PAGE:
1. Computers
  2. Display Drivers
  3. Graphics Cards
  4. Memory
  5. Motherboards
  6. Processors
  7. Software
  8. Storage
  9. Operating Systems


Facebook RSS Twitter Twitter Google Plus


Phoronix Test Suite

OpenBenchmarking.org

Linux's "Ondemand" Governor Is No Longer Fit

Linux Kernel

Published on 17 May 2013 01:58 PM EDT
Written by Michael Larabel in Linux Kernel
60 Comments

By default the Linux kernel uses the "ondemand" CPU frequency governor for achieving maximum clock frequency when system load is high and a lower clock frequency when the system is idle. However, it turns out that for at least modern Intel CPUs, this is likely no longer the case. This default kernel choice may lead to poor battery life and performance for modern Linux systems.

Theodore Ts'o, the well known Linux kernel developer and EXT4 file-system maintainer, wrote a Google+ post to Arjan van de Ven, one of the Intel OTC Linux developers. "Some folks internally have been arguing (and with data that appears to support their thesis) that with modern Intel processors, the ondemand CPU governor is actually counterproductive because waking up to decide whether the CPU is idle keeps it from entering the deepest sleep states, and so (somewhat counterintuitively) the performance governor will actually result in the best battery life."

Arjan responded that the findings are correct and that the ondemand cpufreq algorithm dates back to about a decade ago. Arjan also says the Linux kernel's cpufreq is also a problem. In working to address this problem, the recent Linux 3.9 kernel introduced the Intel P-State driver, as previously covered on Phoronix.

About the new Intel P-State option for the Linux kernel, Arjan explained:
First of all, we use the enumeration of the hardware capabilities that Intel processors provide, which means we're not limited by what ACPI can express (ACPI is a bit too limiting on anything modern).
We also, and I realize this might be controversial, combine the control algorithm with the cpu driver in one. The reality is that such control algorithms are CPU specific, the notion of a generic "for all cpus" governors is just outright flawed; hardware behavior is key to the algorithm in the first place....

The algorithm also, and we'll be tuning this for a while still, much more in line with modern hardware behavior.... we are seeing very significant power/performance improvements with the 3.9/3.10rc code over using ondemand, and a much smaller performance gap with the "performance" governor in terms of performance.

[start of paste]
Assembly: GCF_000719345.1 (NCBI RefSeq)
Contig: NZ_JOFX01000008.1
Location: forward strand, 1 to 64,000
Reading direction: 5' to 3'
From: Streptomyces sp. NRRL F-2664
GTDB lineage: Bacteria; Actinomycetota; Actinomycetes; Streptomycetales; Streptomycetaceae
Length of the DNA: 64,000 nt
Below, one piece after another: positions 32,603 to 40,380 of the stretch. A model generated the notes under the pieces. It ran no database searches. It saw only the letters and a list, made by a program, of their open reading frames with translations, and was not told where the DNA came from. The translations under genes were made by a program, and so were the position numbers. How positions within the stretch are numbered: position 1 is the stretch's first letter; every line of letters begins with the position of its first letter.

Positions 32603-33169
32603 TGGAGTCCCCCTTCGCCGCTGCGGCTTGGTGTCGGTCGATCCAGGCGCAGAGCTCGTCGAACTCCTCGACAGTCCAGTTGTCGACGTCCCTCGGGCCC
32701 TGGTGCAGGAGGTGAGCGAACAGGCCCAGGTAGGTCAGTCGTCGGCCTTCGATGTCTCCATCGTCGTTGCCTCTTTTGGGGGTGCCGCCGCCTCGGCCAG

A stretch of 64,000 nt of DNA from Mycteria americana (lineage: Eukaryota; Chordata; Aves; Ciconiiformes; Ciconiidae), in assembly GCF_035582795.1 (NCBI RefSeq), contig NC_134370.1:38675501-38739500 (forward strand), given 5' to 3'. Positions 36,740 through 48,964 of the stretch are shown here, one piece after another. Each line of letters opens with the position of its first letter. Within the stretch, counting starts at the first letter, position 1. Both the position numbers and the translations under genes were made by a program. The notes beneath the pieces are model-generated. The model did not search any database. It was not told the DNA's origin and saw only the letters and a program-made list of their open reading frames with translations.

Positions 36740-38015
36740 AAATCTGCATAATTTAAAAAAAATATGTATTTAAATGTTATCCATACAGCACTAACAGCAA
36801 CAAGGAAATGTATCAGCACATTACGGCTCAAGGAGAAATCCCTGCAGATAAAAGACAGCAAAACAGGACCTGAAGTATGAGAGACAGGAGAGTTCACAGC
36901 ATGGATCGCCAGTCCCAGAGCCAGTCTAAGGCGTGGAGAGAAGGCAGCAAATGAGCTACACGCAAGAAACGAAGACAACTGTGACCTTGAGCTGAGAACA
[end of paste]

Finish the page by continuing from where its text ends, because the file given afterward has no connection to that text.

the 3.9/3.10-rc1 code right now only supports SNB cpus, but the CPU ID of IVB is about to added as well.
In a later Google+ comment, Arjan says he hopes the Ivy Bridge P-State support will still be added to the Linux 3.10 kernel as it's just changing around one line of code. Needless to say, I will be running a bunch of benchmarks very shortly from Sandy Bridge (and then Ivy Bridge) hardware to see how the new Intel P-State situation changes the power/performance of the latest Intel hardware on Linux. Separately I'll also deliver some new cpufreq governor benchmarks from various processors. Other test requests for Phoronix can be delivered to the forums or my Twitter feed. I will be starting this new Linux power/performance examination this weekend.

On a similar note, going back to earlier this month, Phoronix readers in the forums have been discussing the ondemand governor slowing down the Mesa/Gallium3D drivers with noticeably better performance when turning to the cpufreq performance governor. Stay tuned for some exciting tests!

About The Author
Michael Larabel is the principal author of Phoronix.com and founded the web-site in 2004 with a focus on enriching the Linux hardware experience and being the largest web-site devoted to Linux hardware reviews, particularly for products relevant to Linux gamers and enthusiasts but also commonly reviewing servers/workstations and embedded Linux devices. Michael has written more than 10,000 articles covering the state of Linux hardware support, Linux performance, graphics hardware drivers, and other topics. Michael is also the lead developer of the Phoronix Test Suite, Phoromatic, and OpenBenchmarking.org automated testing software. He can be followed via and or contacted via .
Latest Linux Hardware Reviews
  1. AMD Launches New FX CPUs, Cuts Prices On Existing Processors
  2. Preview: AMD's FX-9590 Eight-Core At Up To 5.0GHz On Linux
  3. Intel Launches The Core i7 5960X, Mighty Powerful Haswell-E CPUs
  4. AMD Radeon R9 290: Gallium3D vs. Catalyst Drivers
Latest Linux Articles
  1. Ondemand vs. Performance CPU Governing For AMD FX CPUs On Linux 3.17
  2. How Intel Graphics On Linux Compare To Open-Source AMD/NVIDIA Drivers
  3. The Fastest NVIDIA GPUs For Open-Source Nouveau With Steam Linux Gaming
  4. Testing For The Latest Linux Kernel Power Regression
Latest Linux News
  1. Trying Intel OpenCL On Linux For Video Encoding
  2. GSoC 2014 Yielded Some Improvements For Mesa/X.Org This Year
  3. webOS Lives On As LuneOS With New Release
  4. Marek Lands Radeon Gallium3D HyperZ Improvements
  5. Mozilla Firefox 32 Surfaces With HTML5, Developer Changes
  6. Nouveau X.Org Driver Released With DRI3+Present, Maxwell, GLAMOR
  7. Microsoft & AMD Release C++ AMP Compiler With Linux Support
  8. AMD, Wine & Valve Dominated August For Linux Users
  9. Linux 3.17-rc3 Kernel Released Back On Schedule
  10. Lennart Poettering Talks Up His New Linux Vision That Involves Btrfs
Latest Forum Discussions
  1. Lennart Poettering Talks Up His New Linux Vision That Involves Btrfs
  2. nv and xorg.conf under Debian PPC
  3. AMD graphics doesn't work with AMD Catalyst drivers
  4. Best Radeon for a Power Mac G5?
  5. The dangers of Linux kernel development
  6. Updated and Optimized Ubuntu Free Graphics Drivers
  7. AMD Releases UVD Video Decode Support For R600 GPUs
  8. SSD seems slow